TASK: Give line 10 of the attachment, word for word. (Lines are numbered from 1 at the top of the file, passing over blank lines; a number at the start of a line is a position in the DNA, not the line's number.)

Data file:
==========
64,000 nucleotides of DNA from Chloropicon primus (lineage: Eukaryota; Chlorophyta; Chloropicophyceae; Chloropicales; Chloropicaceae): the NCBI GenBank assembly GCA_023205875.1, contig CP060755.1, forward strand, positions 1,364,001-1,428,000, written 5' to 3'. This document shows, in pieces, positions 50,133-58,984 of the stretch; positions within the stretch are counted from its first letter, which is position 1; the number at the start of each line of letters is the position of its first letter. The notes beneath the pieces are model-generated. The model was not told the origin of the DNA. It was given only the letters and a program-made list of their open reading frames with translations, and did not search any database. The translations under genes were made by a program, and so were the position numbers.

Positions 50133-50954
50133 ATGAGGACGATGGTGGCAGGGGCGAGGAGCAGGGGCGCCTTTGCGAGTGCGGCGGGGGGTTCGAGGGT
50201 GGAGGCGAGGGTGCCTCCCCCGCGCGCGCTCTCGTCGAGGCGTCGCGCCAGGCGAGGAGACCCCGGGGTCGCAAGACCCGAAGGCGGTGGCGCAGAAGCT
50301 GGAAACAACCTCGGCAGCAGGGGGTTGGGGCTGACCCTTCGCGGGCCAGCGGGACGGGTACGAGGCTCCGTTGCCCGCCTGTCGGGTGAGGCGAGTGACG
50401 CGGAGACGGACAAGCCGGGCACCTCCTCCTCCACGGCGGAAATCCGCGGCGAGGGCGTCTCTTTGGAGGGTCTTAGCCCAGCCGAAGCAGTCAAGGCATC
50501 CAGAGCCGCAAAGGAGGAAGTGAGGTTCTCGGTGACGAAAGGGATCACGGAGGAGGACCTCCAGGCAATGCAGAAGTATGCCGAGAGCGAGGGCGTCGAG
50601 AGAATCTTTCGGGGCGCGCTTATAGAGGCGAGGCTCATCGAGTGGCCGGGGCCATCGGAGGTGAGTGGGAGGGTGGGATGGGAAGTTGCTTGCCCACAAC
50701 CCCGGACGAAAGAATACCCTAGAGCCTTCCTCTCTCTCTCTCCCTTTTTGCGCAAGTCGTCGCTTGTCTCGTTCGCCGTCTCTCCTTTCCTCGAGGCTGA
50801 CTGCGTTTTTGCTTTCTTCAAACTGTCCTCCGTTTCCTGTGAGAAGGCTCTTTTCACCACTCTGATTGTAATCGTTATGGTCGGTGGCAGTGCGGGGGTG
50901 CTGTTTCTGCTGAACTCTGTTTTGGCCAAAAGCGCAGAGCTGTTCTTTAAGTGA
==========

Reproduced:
50801 CTGCGTTTTTGCTTTCTTCAAACTGTCCTCCGTTTCCTGTGAGAAGGCTCTTTTCACCACTCTGATTGTAATCGTTATGGTCGGTGGCAGTGCGGGGGTG